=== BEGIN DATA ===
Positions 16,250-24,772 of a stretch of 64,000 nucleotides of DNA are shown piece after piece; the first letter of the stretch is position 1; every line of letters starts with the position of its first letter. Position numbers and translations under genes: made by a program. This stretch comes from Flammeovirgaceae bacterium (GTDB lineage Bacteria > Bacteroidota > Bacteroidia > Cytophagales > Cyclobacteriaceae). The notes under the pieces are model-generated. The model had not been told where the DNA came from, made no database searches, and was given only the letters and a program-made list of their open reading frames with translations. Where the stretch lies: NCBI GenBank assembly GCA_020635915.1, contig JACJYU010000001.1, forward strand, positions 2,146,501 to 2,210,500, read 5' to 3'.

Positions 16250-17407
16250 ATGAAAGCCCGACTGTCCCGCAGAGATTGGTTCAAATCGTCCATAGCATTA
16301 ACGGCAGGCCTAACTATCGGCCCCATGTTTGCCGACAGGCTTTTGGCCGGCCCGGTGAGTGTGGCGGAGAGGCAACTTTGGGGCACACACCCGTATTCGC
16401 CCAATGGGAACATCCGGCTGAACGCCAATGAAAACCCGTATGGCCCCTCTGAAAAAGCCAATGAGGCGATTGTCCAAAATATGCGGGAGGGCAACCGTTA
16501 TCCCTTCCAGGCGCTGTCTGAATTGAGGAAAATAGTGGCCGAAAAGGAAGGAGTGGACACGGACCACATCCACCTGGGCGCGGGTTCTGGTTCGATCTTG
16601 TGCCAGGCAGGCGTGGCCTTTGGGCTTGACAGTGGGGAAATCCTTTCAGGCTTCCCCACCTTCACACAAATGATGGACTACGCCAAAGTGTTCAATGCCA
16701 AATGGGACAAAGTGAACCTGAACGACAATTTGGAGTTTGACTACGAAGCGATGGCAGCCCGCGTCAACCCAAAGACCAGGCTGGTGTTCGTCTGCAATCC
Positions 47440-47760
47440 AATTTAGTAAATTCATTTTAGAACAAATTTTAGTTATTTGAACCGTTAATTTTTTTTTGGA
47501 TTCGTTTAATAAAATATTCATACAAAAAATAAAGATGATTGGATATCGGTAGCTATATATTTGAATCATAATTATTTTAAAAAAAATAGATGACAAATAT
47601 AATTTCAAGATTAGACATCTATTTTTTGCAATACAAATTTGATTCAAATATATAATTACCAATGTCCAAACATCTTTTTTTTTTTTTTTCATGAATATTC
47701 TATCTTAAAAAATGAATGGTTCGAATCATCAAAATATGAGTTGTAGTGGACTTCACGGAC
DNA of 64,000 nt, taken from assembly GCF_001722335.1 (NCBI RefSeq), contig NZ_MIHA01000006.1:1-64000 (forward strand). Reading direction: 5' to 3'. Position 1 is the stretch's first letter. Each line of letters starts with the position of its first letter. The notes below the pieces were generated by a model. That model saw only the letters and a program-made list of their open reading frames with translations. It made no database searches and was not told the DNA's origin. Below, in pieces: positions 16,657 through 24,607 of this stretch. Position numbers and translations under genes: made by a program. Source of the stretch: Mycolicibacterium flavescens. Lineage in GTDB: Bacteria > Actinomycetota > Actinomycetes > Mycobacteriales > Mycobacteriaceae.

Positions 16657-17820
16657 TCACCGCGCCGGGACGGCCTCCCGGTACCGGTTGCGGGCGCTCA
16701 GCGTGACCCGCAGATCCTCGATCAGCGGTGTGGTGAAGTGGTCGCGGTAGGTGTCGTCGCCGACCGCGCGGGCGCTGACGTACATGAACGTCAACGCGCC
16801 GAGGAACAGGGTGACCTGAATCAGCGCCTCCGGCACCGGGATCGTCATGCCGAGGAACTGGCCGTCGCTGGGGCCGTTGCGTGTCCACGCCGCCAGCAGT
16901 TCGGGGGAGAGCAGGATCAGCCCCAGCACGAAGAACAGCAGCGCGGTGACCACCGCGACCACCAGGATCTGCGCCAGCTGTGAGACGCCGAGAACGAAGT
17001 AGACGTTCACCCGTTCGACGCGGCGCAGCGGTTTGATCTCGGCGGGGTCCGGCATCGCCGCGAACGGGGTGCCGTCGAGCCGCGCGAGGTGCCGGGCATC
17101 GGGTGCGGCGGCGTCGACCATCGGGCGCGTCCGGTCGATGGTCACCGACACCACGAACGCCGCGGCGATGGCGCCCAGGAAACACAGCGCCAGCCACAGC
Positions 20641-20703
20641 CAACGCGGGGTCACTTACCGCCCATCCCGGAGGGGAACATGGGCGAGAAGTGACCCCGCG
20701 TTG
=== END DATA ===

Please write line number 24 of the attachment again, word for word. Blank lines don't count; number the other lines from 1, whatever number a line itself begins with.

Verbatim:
20701 TTG